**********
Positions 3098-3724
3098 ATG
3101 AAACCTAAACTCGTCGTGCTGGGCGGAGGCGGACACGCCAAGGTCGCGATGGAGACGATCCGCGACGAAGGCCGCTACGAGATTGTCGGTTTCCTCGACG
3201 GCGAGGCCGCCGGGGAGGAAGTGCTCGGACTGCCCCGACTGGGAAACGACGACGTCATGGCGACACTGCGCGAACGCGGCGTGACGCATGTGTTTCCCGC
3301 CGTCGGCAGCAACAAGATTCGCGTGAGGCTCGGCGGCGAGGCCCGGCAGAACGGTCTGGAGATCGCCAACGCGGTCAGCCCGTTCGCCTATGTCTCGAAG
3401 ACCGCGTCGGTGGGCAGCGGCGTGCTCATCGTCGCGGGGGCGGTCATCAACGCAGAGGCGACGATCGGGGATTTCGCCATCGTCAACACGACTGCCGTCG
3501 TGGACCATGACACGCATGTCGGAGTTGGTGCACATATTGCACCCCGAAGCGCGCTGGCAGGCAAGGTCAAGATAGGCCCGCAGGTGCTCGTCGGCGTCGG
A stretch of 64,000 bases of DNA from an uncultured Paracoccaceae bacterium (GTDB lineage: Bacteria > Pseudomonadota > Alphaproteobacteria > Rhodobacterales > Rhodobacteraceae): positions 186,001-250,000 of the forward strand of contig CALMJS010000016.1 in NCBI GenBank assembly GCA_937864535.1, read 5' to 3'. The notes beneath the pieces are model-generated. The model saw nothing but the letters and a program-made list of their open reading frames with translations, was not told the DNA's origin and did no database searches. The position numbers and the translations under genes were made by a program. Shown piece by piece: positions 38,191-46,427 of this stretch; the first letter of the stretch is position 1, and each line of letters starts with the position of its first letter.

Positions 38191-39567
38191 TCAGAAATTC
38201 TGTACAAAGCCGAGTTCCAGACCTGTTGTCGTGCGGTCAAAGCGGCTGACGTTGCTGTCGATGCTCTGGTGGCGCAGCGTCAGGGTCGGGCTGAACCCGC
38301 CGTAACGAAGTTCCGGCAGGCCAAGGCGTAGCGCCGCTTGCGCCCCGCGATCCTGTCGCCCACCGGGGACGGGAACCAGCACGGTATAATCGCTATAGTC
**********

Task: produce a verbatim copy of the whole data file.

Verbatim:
Positions 3098-3724
3098 ATG
3101 AAACCTAAACTCGTCGTGCTGGGCGGAGGCGGACACGCCAAGGTCGCGATGGAGACGATCCGCGACGAAGGCCGCTACGAGATTGTCGGTTTCCTCGACG
3201 GCGAGGCCGCCGGGGAGGAAGTGCTCGGACTGCCCCGACTGGGAAACGACGACGTCATGGCGACACTGCGCGAACGCGGCGTGACGCATGTGTTTCCCGC
3301 CGTCGGCAGCAACAAGATTCGCGTGAGGCTCGGCGGCGAGGCCCGGCAGAACGGTCTGGAGATCGCCAACGCGGTCAGCCCGTTCGCCTATGTCTCGAAG
3401 ACCGCGTCGGTGGGCAGCGGCGTGCTCATCGTCGCGGGGGCGGTCATCAACGCAGAGGCGACGATCGGGGATTTCGCCATCGTCAACACGACTGCCGTCG
3501 TGGACCATGACACGCATGTCGGAGTTGGTGCACATATTGCACCCCGAAGCGCGCTGGCAGGCAAGGTCAAGATAGGCCCGCAGGTGCTCGTCGGCGTCGG
A stretch of 64,000 bases of DNA from an uncultured Paracoccaceae bacterium (GTDB lineage: Bacteria > Pseudomonadota > Alphaproteobacteria > Rhodobacterales > Rhodobacteraceae): positions 186,001-250,000 of the forward strand of contig CALMJS010000016.1 in NCBI GenBank assembly GCA_937864535.1, read 5' to 3'. The notes beneath the pieces are model-generated. The model saw nothing but the letters and a program-made list of their open reading frames with translations, was not told the DNA's origin and did no database searches. The position numbers and the translations under genes were made by a program. Shown piece by piece: positions 38,191-46,427 of this stretch; the first letter of the stretch is position 1, and each line of letters starts with the position of its first letter.

Positions 38191-39567
38191 TCAGAAATTC
38201 TGTACAAAGCCGAGTTCCAGACCTGTTGTCGTGCGGTCAAAGCGGCTGACGTTGCTGTCGATGCTCTGGTGGCGCAGCGTCAGGGTCGGGCTGAACCCGC
38301 CGTAACGAAGTTCCGGCAGGCCAAGGCGTAGCGCCGCTTGCGCCCCGCGATCCTGTCGCCCACCGGGGACGGGAACCAGCACGGTATAATCGCTATAGTC